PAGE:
The new meaning of “qualification” is – your D. A. T. A. • Don’t try to change careers after forty. • Getting into the “right business” assures a secure future…designating any field (as the “right” one) would be bad advice because although there are parts of the economy that are destined to expand, no part of the economy immune to dejobbing. • It doesn’t matter what you want; it’s what “they” want that counts. Most of us were raised on this one. Maturity was a matter of tempering our wants and of conforming to what someone with more influence and resources wanted of us.
But today, it doesn’t matter nearly as much what an organization wants as it used to. The power has moved elsewhere; the only “they” that matters much any more is, customers. • You have to be a salesman to get ahead today. Not necessarily, but what you do need is…a clear understanding of why someone needs what you have and do, and the ability to make your case effectively. Many people who do those well have no experience or interest in sales as a field. II. Changes in how work-related words are being defined: 1. “Qualification” – 2. “Risky” vs. “responsible” employment – III.
Frames of meaning: 1. Identity/integrity – is about psychological rather than ethical. It means wholeness With so much change and fragmentation in the new career world, you need a solid core of self. You have to be true to who you are; to your identity. Here, “identity” means sameness. It refers to the thread of being-the-same-person that runs through all the actions and relationships and statements of an integrated person. Thus the integrity/identity frame is capable of both maintaining continuity and containing change…It is the thread of sameness on which differing activities can be strung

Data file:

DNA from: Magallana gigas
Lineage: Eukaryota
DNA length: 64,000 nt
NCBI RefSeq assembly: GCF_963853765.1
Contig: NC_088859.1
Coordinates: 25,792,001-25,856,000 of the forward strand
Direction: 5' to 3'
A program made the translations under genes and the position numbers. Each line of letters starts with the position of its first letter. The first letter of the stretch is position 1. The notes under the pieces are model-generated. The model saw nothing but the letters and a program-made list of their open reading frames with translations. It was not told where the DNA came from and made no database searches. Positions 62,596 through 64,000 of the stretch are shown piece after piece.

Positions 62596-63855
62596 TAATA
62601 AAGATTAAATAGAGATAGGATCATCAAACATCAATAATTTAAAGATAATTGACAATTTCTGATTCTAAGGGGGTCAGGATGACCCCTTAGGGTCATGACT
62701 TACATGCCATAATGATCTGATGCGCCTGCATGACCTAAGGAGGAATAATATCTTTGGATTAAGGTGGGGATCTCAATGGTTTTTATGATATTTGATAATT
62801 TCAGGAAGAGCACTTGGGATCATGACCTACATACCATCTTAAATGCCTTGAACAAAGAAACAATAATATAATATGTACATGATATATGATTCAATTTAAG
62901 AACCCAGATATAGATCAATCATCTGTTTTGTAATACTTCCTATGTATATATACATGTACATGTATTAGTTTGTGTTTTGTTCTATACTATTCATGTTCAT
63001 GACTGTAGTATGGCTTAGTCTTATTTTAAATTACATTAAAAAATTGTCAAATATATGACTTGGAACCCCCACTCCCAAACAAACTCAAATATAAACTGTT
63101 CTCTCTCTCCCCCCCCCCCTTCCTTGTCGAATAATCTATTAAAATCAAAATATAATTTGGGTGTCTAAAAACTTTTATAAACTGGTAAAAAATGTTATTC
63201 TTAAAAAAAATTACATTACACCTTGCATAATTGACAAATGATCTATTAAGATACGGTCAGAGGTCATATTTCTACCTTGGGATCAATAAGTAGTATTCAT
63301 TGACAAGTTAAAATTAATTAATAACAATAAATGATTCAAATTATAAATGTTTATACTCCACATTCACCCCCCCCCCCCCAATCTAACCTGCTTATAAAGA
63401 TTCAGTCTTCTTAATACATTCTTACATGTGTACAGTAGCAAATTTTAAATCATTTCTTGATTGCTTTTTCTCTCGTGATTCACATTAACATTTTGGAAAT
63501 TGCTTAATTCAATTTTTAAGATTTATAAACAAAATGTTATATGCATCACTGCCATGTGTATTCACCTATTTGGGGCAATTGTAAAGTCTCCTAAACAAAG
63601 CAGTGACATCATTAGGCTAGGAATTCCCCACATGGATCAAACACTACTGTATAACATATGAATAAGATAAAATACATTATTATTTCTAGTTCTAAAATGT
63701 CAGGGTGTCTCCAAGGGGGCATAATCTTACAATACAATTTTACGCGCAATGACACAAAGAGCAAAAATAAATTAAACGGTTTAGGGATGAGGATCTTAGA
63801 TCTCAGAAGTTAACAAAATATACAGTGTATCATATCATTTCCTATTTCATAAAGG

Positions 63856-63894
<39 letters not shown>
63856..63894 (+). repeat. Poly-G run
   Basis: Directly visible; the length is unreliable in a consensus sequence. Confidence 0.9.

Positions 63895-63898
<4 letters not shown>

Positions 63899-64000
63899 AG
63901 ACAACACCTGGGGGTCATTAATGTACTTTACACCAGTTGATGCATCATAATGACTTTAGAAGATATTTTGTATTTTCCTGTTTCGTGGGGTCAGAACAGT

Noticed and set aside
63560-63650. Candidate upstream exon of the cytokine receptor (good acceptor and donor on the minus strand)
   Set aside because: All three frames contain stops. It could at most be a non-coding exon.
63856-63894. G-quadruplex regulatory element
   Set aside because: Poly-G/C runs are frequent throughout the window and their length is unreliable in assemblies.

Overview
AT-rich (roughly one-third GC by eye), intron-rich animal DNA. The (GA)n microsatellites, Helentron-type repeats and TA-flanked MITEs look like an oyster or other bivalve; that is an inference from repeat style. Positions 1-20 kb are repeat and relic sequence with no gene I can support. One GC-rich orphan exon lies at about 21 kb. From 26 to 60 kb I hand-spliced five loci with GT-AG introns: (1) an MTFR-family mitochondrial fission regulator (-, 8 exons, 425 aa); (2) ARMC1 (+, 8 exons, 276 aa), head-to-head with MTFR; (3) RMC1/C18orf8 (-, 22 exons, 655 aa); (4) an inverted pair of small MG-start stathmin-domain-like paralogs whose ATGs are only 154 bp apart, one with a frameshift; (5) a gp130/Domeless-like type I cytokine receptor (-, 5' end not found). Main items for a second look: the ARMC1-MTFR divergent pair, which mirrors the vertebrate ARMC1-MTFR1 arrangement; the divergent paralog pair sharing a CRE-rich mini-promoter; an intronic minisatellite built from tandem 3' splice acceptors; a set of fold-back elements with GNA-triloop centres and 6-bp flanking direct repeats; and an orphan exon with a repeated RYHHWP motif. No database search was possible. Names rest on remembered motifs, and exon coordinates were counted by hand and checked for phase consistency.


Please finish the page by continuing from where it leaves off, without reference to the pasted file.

The life journey – The first is a journey toward some external goal: influence and power, a happy family, salvation, or self-actualization. The characteristic of this journey is that it has a recognizable destination that is so desirable that we are willing to put up with the hardships along the way. Those hardships are just hurdles or barriers to be overcome. We may even see barriers as “filters” that keep the impure, the undeveloped or the basely motivated from reaching the valuable goal. We may also view them as filters that screen out those elements in ourselves, in which case we say that the journey made us better people.
On this second type of journey we are trying to become the people we are meant to be. We’re “ugly ducklings” who don’t know that we are really swans…we fail to see that most of what the “great people” of the world have accomplished was not done because they were different but because they were not busy trying to be somebody else. Most of what has been worth doing…was accomplished by people who were (like you and me, most of the time) self-doubting, ambivalent and more than a bit discouraged.
This second type of journey frames the difficulties along the way no so much as hurdles to be cleared as signals to be attended to, or even lessons to be learned…When someone on this journey says that “there are no accidents,” that does not mean hat we are living according to some great computer program in the sky, but simply that those times when “the wrong thing happens” are simply the times when we are looking at the world through the filters formed by our outgrown expectations.